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How 3D Video Works

Today's 3D movie technology has come a long way from the 1950s, or even 1922, when the first film using anaglyph red/blue glasses was shown to a paying audience. If you've seen "Avatar" in 3D, you've gotten a glimpse of the future of 3D cinema.

But how does it all work? And how will it be brought to home computers and video cameras? Can you shoot your own 3D movies today?

How we see 3D

The key to understanding how 3D cameras work is understanding how we perceive depth. We don't really "see" in 3D. Our brains "infer" depth from multiple sources of information. Even with one eye and a 2D image, there are many visual clues that our brains process as depth: relative object sizes, shadows, objects partially obscured by others in a scene, the focal plane, and geometric perspective (such as a road narrowing in the distance). And with motion, we also get clues from how the positions of close objects change more rapidly than distant ones.

With two eyes, even more depth information is added, thanks to the stereoscopic effect. The two slightly diverging views from each eye are merged together into a single "stereo" image by the brain.

Not everyone can see 3D. About 5 or 10 percent of us have some stereoscopic vision deficiency, and thus can't process the dual left-right images properly.

Creating 3D in Photos and Movies

3D still and movie cameras movies rely on taking two pictures of a scene, mimicking the two images from our right and left eyes. They are then delivered to each eye separately for our brain to merge together as if the scene were "live" in front of us. Where 3D technology differs widely is in how these left and right images are delivered to the eyes.

The venerable ViewMaster toy is a familiar example of simple stereoscopy. Each 3D slide is composed of two images taken from slightly different positions and angles similar to the difference between human eyes (which average about 2.5 inches apart). When you look through the binocular viewer, each eye sees the appropriate left or right image.


ViewMaster binocular stereoscopic viewer and slide wheels.

For movies on the big screen, however, a different delivery system is needed. Red and blue glasses, like the ones used in the 3D movie craze of the early 1950s, are another familiar example of stereoscopy. Two images are projected on the screen at one time, through different color filters, then one eye sees the image filtered by the red lens, and the other eye gets the image filtered by the blue lens. The use of color filters to deliver 3D is called anaglyph.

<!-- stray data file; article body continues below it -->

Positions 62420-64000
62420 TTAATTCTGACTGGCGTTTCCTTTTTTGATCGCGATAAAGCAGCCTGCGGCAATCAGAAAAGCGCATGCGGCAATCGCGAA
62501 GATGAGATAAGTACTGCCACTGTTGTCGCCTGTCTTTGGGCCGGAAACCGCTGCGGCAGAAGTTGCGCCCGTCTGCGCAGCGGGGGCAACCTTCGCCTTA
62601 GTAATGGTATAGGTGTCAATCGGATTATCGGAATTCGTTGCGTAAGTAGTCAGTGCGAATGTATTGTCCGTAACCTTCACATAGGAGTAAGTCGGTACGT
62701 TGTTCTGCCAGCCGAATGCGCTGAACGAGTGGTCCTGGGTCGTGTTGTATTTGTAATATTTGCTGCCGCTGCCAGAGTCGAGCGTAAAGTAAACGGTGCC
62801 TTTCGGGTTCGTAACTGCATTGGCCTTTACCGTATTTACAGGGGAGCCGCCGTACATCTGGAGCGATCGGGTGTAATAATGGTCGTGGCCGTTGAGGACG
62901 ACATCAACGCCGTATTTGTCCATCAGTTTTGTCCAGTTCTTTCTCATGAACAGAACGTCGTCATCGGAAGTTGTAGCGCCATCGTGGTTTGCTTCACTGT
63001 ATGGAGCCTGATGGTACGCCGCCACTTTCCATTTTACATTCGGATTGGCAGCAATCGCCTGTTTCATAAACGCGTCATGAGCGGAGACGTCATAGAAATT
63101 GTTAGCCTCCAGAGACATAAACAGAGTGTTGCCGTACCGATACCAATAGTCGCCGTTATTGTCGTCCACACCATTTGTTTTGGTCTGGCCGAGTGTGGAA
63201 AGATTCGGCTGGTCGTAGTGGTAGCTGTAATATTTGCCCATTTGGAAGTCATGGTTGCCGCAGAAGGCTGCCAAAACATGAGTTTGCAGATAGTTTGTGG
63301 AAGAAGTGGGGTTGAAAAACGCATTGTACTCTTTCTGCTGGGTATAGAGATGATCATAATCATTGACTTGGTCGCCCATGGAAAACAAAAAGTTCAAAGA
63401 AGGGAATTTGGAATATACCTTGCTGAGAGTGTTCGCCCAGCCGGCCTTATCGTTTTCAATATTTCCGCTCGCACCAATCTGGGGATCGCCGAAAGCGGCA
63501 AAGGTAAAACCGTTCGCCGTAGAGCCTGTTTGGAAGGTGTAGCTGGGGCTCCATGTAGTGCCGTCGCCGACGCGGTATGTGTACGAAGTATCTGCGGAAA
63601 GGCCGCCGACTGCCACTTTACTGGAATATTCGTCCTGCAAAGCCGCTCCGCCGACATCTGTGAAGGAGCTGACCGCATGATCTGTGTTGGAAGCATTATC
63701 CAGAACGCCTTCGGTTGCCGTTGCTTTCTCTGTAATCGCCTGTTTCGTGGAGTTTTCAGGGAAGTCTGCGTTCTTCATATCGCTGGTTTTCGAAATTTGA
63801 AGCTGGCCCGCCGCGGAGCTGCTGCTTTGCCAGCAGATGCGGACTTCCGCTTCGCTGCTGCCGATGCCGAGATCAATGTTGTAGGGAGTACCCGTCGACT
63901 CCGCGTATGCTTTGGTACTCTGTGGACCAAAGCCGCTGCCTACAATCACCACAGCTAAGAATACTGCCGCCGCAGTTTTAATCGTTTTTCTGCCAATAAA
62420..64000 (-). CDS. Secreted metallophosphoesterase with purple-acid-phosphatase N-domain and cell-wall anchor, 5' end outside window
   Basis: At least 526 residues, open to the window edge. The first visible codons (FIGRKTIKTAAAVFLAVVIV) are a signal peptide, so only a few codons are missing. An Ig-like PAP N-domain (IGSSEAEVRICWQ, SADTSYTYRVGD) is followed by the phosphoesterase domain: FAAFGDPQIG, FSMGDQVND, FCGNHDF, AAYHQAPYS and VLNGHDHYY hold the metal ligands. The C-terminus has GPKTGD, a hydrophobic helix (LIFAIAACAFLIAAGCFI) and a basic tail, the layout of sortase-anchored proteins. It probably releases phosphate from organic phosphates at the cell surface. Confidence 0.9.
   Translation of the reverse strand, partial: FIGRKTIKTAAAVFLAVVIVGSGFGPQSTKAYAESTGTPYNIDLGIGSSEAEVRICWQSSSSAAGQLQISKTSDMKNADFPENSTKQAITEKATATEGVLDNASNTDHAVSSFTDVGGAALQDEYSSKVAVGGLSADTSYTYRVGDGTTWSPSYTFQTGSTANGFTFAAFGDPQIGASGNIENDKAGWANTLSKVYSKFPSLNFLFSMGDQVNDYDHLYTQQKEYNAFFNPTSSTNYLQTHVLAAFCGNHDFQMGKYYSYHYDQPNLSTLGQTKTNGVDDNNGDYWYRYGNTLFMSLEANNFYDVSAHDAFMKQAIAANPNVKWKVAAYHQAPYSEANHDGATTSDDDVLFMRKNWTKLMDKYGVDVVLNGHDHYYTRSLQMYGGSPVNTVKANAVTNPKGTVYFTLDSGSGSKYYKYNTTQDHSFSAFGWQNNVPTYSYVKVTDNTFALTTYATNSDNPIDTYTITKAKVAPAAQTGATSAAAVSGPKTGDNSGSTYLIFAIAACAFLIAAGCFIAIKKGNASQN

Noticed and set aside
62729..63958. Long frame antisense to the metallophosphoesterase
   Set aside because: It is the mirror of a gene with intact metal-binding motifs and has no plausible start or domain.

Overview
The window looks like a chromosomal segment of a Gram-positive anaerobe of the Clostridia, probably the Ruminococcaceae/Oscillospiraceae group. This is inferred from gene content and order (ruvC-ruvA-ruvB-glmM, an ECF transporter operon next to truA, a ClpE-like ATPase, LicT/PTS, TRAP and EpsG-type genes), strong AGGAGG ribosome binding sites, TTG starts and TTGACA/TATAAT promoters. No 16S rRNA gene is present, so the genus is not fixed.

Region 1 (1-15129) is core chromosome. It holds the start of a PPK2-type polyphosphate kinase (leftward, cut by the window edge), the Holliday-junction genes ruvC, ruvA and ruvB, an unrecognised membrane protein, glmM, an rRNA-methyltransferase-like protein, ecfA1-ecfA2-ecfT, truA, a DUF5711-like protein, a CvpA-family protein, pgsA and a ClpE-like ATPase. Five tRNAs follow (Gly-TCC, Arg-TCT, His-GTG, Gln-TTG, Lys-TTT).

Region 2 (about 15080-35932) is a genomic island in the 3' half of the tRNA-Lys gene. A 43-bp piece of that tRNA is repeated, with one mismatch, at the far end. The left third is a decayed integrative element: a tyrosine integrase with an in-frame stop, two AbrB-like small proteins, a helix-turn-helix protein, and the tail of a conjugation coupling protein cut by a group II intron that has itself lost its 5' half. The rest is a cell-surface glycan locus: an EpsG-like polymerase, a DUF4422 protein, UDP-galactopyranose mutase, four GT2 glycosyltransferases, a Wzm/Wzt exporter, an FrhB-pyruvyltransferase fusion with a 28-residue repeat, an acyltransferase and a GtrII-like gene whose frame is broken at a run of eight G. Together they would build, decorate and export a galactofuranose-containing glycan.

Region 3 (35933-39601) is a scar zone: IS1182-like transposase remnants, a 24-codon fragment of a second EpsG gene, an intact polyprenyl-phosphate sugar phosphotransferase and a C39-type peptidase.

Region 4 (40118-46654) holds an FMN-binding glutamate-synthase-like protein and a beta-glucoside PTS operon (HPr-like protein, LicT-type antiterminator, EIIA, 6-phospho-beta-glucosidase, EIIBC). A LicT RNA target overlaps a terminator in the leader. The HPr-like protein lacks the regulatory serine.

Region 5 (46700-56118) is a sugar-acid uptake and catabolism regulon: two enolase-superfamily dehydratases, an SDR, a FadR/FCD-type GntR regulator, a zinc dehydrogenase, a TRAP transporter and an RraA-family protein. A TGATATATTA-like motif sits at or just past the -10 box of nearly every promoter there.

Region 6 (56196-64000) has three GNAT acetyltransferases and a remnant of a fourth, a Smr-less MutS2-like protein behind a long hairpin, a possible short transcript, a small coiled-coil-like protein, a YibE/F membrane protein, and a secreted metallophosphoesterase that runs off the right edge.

A 1950s 3D movie audience.

The major downside to anaglyph 3D is picture quality, as so much color information is filtered from each image.

Today's 3D Displays & Glasses

Modern 3D movie technology has thus moved in new directions, and several methods are in use by various TV manufacturers and cinema operators. The most common method used by TV vendors is alternate-frame display, in which "active-shutter" glasses are synced with your TV to block the right eye when the left-hand frame is being shown, and vice versa.


With alternate-frame technology, the full resolution left and right images are displayed sequentially. (Click to enlarge.) Credit: Panasonic

Alternate-frame display with active-shutter glasses has several advantages, notably the ability to display full HD resolution. Many 3D delivery schemes only show half the resolution per frame. Active-shutter glasses also work when you turn your head or use a side viewing angle, unlike some other 3D technologies.


Sony's active-shutter glasses.

There is also a checkerboard 3D delivery technology called DLP 3D that uses active-shutter glasses, but you get only half the image resolution per eye. Not all 3D Blu-ray players will be able to output this checkerboard signal, either, in which case you'll need to buy a converter.

The 3D Future

Ideally, we'd be able to view 3D displays with no glasses at all, and that's what manufacturers are working on. These "autostereoscopic" displays use lenses to deliver the correct image to each eye. It will be a while before displays suitable for family viewing reach the market, however. Some small, personal autostereoscopic displays are available now.

Viewing Blu-ray 3D

So what do you need to view 3D movies on Blu-ray today? First, you need a 3D-capable Blu-ray player. Second, you need a 3D-capable TV with matching 3D glasses (different vendors currently use slightly different active-shutter syncing technologies, but universal 3D glasses will be coming soon). Sony's PlayStation 3 is also getting a 3D firmware upgrade this summer.


To watch Blu-ray 3Ds, you need a 3D-capable Blu-ray player and TV, plus matching 3D glasses.

You will soon be able to view Blu-ray 3Ds right on your 3D-capable computer display with Roxio CinePlayer 3D. Look for Blu-ray 3D-enabled PCs and notebooks with CinePlayer to start appearing this summer. Also check out nVidia's GeForce 3D Vision Kit, which is great for 3D games, and Fujifilm's FinePix Real 3D camera. Expect consumer 3D camcorders to appear later this year, starting with DXG's 3D View this summer.


Roxio CinePlayer 3D will be shipping this summer on 3D-capable PCs.

Learn more about 3D:

Roxio 3D FAQ

Wikipedia on 3D Film

How Stuff Works on 3D Glasses


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This page contains a single entry from the blog posted on May 24, 2010 8:24 AM.

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